Is the media responsible for the war in Iraq?
Question: Is the media responsible for the war in Iraq?
Philippe Cayla: Certainly it was. I don’t remember how long it lasted, but CNN titled it “War on Terror” for a while. I suppose they don’t do it anymore now, but it lasted at least for one year, I think. And then there’s the fact that there is war on terror. It’s simple wording. Everybody understands what it is, but it creates the idea that you have to wage war in order to solve the terrorist problem, which is not conspicuous to say the least. And that there is no other possibility that the … have no way … . So it’s certainly created in the U.S. the feeling that war was the only solution. And after that, of course, they had war. It was easy for … to wage war, since everybody thought they had to make war. Because an alternative was not presented, so I think it is the responsibility of media to … possibilities and … the one that maybe they would like, or they think would be good. And there was at the time – and I don’t know if it is the case now – a lack of alternatives in media coverage in the U.S. And I think if I can preach from my perch, your news presents such alternatives. In some way, … the U.S. And we are the only international news channel other than the U.S. Because the CNN you have is not CNN International. As far as I know, it’s CNN National, CNN U.S. And Fox News is very national. Euro News is the only international news channel. And so we hope we … We hope we have some audience in the U.S. in the future as well.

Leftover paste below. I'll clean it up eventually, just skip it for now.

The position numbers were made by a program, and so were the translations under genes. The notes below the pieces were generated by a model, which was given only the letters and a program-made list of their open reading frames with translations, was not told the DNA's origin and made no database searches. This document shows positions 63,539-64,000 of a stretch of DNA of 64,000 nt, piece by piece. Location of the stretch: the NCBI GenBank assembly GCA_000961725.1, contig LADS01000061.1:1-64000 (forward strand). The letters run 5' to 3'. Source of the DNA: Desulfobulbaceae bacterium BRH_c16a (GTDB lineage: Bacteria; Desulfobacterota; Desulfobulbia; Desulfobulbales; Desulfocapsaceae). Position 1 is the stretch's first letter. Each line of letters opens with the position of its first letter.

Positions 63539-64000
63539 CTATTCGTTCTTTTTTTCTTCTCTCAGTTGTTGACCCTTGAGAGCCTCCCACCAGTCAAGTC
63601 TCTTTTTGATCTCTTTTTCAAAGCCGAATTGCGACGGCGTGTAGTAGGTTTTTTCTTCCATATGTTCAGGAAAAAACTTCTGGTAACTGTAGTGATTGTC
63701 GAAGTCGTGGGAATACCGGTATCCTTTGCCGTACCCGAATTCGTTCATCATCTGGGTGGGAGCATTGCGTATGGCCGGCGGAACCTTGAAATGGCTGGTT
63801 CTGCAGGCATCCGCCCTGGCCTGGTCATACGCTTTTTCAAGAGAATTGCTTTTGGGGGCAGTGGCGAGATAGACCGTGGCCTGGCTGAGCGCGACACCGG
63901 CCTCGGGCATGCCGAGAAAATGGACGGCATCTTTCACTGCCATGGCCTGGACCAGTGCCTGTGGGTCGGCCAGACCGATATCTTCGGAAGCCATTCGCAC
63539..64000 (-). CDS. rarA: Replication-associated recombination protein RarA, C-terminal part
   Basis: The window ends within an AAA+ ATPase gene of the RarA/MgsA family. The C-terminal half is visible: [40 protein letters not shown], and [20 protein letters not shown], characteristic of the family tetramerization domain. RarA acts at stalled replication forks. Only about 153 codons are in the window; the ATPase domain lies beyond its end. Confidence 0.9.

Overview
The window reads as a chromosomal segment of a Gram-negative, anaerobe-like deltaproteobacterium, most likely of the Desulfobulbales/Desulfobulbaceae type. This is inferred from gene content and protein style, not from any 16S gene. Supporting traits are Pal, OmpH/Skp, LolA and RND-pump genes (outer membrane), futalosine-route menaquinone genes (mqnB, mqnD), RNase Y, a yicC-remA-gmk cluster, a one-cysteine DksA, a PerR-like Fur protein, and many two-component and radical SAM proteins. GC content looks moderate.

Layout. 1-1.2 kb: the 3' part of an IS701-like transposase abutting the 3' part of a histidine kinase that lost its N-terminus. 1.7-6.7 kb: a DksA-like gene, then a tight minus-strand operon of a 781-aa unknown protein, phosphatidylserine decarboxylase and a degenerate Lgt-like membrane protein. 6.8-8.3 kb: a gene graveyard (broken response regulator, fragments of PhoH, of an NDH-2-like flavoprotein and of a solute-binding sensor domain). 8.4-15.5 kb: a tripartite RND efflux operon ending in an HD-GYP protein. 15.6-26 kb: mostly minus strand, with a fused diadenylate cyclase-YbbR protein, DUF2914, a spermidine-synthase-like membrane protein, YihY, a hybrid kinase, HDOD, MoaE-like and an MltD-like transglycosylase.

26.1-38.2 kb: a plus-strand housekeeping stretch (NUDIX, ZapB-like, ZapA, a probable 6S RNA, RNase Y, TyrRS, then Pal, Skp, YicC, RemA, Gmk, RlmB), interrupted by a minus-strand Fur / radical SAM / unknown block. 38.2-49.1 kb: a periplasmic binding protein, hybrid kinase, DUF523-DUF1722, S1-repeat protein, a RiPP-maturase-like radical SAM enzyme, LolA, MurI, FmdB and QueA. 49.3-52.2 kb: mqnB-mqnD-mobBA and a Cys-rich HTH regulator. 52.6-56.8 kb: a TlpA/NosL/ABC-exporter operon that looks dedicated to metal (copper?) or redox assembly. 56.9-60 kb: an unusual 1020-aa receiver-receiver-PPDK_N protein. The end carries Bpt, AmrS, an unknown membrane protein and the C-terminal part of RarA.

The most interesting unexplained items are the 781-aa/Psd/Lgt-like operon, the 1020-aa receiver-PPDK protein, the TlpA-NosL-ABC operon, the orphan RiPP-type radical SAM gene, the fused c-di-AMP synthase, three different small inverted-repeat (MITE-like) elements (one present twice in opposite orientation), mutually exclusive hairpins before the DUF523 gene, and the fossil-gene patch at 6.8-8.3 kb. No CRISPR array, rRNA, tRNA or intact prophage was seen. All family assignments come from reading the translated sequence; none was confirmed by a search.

Recorded on: 7/2/07
Philippe Cayla of EuroNews says that the American media created the impression that war was the only option.
Swipe right to make the connections that could change your career.
Swipe right. Match. Meet over coffee or set up a call.
No, we aren't talking about Tinder. Introducing Shapr, a free app that helps people with synergistic professional goals and skill sets easily meet and collaborate.
A completely unexpected discovery beneath the ice.
- Scientists find remains of a tardigrade and crustaceans in a deep, frozen Antarctic lake.
- The creatures' origin is unknown, and further study is ongoing.
- Biology speaks up about Antarctica's history.
Eight-dimensional octonions may hold the clues to solve fundamental mysteries.
- Physicists discover complex numbers called octonions that work in 8 dimensions.
- The numbers have been found linked to fundamental forces of reality.
- Understanding octonions can lead to a new model of physics.
It's one factor that can help explain the religiosity gap.
- Sociologists have long observed a gap between the religiosity of men and women.
- A recent study used data from several national surveys to compare religiosity, risk-taking preferences and demographic information among more than 20,000 American adolescents.
- The results suggest that risk-taking preferences might partly explain the gender differences in religiosity.
SMARTER FASTER trademarks owned by The Big Think, Inc. All rights reserved.